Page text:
On April 14th, 2020, in the midst of a pandemic, right at the start of pool season, Amazon rips the proverbial rug out from underneath me and millions of other online business owners.
ICYMI, Amazon took another machete at affiliate commissions in some major categories. Specifically, it hit my bread-and-butter website Swim University hard in the Lawn & Garden category.
Here were the fixed commission rates prior to April 21st, 2020:
And now, we’ve got this:
That’s a 60%+ drop! And Amazon announced this seven days before it happens.
This time, however, my primary business’s affiliate revenue has been cut by about $176,929.
Was this a long time coming or brought on by the pandemic? Who the fuck knows and who the fuck cares. Amazon has always been an asshole of a company and it looks like they always will be. No sense in trying to figure them out.
If you’ve read The Everything Store, you already know what a dick they can be. And no, I won’t be including an Amazon affiliate link to that book. Sorry to the author.
But I saw this coming. I’ve been telling online entrepreneurs who get most of their income from a single affiliate source:
All it takes is ONE board meeting at that company to completely destroy your business.
And that board meeting took place YET AGAIN at Amazon, slashing my affiliate revenue in half.
When I first heard the news, I jumped on Zoom with business partner and podcast co-host, Andrew Fiebert. His calm and soothing voice puts my mind to rest. I knew he would have all the answers.
These are lies.
But he was level-headed, cool, and laid out an affiliate marketing gameplan which I’ll get to soon.
He’s been through this shit before. No biggie.
Then, I talked to Steph (my girlfriend and my 24/7 business mastermind) and Michelle (editor-in-chief of Swim University) about creative solutions to grow the business outside of affiliate marketing.
So here’s how we’re going forward.
Operation: Fuck Amazon
The Overall Goal: earn more revenue through non-affiliate sources and treat affiliate income as a bonus.
It’s too early to tell what’ll really happen to our revenue once this cut takes place. But with some simple math, we stand to lose about 40% of our total business revenue.
For us, that’s $176,929 that we need to make up. And we want to make that through non-affiliate sources. This plan starts on May 1st, 2020, after we spend a week assessing the damage Amazon has caused our business.
Some Context About My Main Money-Maker, Swim University
SwimUniversity.com is an online resource for pool and hot tub owners to help them learn proper care and maintenance. We publish in-depth articles, videos, and guides online.
I started the site in 2006 with the goal of getting traffic, selling advertising, and earning money through affiliate links.
In 2019, the site saw over 4.9 million visitors mostly from Google, email, and Pinterest.
I can’t believe this site is 15 years old! And in 2019, it made:
- $283,086.82 from Amazon Affiliate revenue.
- $77,659.26 from digital product sales.
- $11,146.70 from YouTube ads.
- Total Gross Revenue: $371,892.78
I can afford to have a small team of four people to run the company and pay myself. And even with this Amazon debacle, we should be able to sustain. But barely.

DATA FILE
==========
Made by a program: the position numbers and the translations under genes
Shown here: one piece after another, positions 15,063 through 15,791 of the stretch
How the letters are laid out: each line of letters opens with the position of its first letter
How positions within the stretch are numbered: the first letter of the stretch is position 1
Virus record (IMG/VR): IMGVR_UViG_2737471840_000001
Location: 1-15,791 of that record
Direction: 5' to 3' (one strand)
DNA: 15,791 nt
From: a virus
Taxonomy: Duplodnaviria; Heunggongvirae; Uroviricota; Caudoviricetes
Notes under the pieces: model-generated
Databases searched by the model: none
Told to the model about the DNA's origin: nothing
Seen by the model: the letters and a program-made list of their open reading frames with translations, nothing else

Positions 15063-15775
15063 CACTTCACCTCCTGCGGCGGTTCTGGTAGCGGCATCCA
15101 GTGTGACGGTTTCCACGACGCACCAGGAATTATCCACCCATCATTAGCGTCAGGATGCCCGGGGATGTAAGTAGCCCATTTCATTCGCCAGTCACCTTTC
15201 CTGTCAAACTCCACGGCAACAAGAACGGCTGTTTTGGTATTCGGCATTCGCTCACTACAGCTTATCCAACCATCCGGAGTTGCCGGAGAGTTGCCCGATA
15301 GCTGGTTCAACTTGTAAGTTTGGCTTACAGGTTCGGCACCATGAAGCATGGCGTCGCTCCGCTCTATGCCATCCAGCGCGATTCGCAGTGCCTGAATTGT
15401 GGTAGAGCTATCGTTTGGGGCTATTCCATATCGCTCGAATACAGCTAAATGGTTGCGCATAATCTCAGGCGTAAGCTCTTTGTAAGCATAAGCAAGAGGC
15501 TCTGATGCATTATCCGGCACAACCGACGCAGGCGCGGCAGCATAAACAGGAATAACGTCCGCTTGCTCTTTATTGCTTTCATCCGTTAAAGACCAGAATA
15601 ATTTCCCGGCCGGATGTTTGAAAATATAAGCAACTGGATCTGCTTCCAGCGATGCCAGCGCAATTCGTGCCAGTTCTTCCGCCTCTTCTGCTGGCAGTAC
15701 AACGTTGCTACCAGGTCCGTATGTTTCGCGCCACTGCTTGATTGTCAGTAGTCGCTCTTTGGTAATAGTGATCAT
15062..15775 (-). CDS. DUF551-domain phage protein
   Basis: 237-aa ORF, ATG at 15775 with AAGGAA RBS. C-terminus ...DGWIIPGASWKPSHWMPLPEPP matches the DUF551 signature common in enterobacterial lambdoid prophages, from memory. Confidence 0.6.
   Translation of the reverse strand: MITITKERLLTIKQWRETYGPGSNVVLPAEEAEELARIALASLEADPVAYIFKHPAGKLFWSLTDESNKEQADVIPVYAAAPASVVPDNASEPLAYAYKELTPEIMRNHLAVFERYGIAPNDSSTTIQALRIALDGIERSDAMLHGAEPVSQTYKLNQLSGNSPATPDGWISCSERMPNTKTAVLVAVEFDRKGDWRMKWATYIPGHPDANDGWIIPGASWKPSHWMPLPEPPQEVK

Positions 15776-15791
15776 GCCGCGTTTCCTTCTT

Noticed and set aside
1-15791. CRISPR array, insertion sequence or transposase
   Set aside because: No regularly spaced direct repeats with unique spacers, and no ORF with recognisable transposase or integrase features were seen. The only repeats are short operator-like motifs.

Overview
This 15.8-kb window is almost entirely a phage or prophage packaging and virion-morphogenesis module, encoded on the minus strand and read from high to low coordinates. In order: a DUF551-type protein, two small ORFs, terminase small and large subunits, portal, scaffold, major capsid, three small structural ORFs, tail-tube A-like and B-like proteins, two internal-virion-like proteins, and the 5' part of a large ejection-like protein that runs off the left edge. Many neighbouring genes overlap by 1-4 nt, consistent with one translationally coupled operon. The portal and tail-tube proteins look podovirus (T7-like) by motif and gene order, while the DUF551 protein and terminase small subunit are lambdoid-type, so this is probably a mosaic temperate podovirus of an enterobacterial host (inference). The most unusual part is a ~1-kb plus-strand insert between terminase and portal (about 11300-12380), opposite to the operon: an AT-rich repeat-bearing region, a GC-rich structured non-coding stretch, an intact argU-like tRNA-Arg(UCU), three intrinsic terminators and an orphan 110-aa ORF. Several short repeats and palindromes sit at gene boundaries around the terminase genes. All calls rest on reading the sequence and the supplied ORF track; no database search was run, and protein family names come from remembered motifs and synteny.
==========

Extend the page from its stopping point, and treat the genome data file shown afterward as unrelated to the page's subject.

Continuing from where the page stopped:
Like I said, we’ll be losing $176,929 in affiliate commissions. And I don’t want my other online brands to make up for it.
Unlike Aerosmith, I don’t like Livin’ On The Edge. So it’s time to turn this shitshow into an opportunity to shift business models.
1. Join New Affiliate Programs
Thankfully, Amazon’s not the only game in town. I’ve been talking with a few companies like Walmart to eventually switch away from Amazon.
Plus, these other programs offer a higher commission rate. The downside is that they’re not Amazon. People buy EVERYTHING there, so as long as I can place a cookie on their browser, I earn on the pool shit they buy plus anything else they add to their cart.
And people trust Amazon. But I’m making the bet that they’ll trust Walmart too.
That said, I’m not just gonna switch all my affiliate links overnight. First, I’m gonna see how bad it really gets. The slash happens on April 21st, 2020. I’m going to wait until right before May to make changes.
The good news is Andrew and I have built an affiliate link manager (Lasso) that’s perfect for such an occasion.
Lasso includes a feature where I can add two buttons to my affiliate link display boxes. Similar to the way WireCutter does:
So on all my affiliate link displays on Swim University, readers will have two options to buy from Amazon or Walmart (or other stores).
I should be able to do this within 24 hours. And we’ll measure the results. Whichever program earns us more, we’ll do a full switch right in Lasso and without touching a single post.
My very own WordPress plugin that lets you add, manage, and display your affiliate links from any program, including Amazon. Increase conversions. Find new affiliate link opportunities. Earn more revenue! Less than 5 minutes to set up.
2. Double Down On Digital Products
The Goal: Increase last year’s sales ($77,659) by $50,000 or more.
This was always the long-term plan for Swim University. Right now, we sell a $49 course to pool and hot tub owners. My team and I plan to create new “micro” up-sells for existing course customers.
After a few meetings, we landed on creating the Ultimate Money-Saving Guide for Pool Owners (working title) that will be a written course hosted in Podia. We’ll add it as an upsell to our Pool Care Handbook and Video Course product.
It’ll have its own sales page and readers will be able to purchase it as a standalone product.
This is something we can pitch to our existing customers for a quick surge of cash. Plus, it should increase our customer lifetime value, currently at $46.24.
If it works, we’ll create another product for hot tub owners and continue to create micro products as upsells in the future.